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This paper mentions that any ordinal $\alpha < \epsilon_0$ can be written uniquely as $\alpha = \omega^\beta(\gamma+1)$, where $\beta<\alpha$.

Does this presentation have a name? Also, how would one get $\omega^\beta(\gamma+1)$ for a given $\alpha$? I played with this for a while and got stuck when setting $\alpha$ to, say, $\omega^\omega+1$. (Or is this just Cantor normal form disguised?)

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$\omega^{\omega}+1 = \omega^0(\omega^{\omega}+1)$ –  Clive Newstead Jan 11 '13 at 13:14
@CliveNewstead Hah, thanks. Seems I somehow implicitly assumed that $\gamma < \alpha$. But is there some general "formula" to break $\alpha$ to the defined form? (I'm trying to prove it but it gets messy...) –  rank Jan 11 '13 at 13:21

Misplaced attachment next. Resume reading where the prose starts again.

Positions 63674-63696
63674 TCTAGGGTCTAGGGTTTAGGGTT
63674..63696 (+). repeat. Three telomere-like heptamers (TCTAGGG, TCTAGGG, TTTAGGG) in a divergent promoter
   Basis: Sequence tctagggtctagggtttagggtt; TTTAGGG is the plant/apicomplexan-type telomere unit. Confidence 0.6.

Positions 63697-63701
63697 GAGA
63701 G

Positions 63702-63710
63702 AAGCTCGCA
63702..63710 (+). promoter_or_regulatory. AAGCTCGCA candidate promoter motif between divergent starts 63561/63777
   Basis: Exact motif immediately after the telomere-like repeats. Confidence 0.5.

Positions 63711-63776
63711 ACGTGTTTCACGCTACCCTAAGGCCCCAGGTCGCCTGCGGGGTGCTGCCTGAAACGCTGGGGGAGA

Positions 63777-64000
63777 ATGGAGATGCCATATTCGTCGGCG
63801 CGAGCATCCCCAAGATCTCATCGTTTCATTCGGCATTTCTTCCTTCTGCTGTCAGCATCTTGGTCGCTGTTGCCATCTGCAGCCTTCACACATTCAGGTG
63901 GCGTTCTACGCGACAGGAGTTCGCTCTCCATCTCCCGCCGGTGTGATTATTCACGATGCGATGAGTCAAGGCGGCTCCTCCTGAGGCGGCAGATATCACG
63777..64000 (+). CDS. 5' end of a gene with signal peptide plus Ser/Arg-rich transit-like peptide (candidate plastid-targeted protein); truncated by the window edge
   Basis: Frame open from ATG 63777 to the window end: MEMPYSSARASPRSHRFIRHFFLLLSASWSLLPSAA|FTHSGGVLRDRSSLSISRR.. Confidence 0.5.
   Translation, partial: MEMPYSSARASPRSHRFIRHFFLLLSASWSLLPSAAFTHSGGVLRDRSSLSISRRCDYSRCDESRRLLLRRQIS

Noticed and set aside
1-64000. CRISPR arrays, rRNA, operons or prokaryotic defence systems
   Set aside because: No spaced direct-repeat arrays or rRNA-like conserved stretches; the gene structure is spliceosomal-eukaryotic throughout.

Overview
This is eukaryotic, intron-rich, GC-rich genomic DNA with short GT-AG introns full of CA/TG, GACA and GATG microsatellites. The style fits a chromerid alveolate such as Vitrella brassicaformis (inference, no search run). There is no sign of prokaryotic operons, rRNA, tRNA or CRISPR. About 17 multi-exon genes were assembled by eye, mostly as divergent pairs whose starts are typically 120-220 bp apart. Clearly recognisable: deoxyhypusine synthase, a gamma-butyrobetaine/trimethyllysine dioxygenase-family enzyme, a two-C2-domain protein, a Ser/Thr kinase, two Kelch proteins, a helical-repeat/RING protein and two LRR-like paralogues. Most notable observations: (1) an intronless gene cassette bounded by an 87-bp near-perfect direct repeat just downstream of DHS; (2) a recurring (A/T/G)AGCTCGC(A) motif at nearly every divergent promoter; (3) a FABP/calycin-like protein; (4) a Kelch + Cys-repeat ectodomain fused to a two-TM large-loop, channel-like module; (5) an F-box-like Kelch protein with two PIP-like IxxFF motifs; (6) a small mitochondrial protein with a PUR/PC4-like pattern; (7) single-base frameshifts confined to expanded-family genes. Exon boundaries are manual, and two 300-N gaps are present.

Well if $\alpha$ is a successor then you need $\beta=0$. If it's not a successor, factorise it's CNF. –  Clive Newstead Jan 11 '13 at 13:25

1 Answer 1

up vote 2 down vote accepted

This is very close to the Cantor Normal Form, and likely has no name of its own.

Note that given $\alpha < \varepsilon_0$ its Cantor Normal Form is $$\omega^{\beta_1} \cdot k_1 + \cdots + \omega^{\beta_n} \cdot k_n$$ where $\alpha > \beta_1 > \cdots > \beta_n$ and $0 < k_1 , \ldots , k_n < \omega$. Now essentially factor out $\omega^{\beta_n}$ to the left to get the representation (as $0 < k_n < \omega$ whatever is left over after factoring out must be a successor ordinal).

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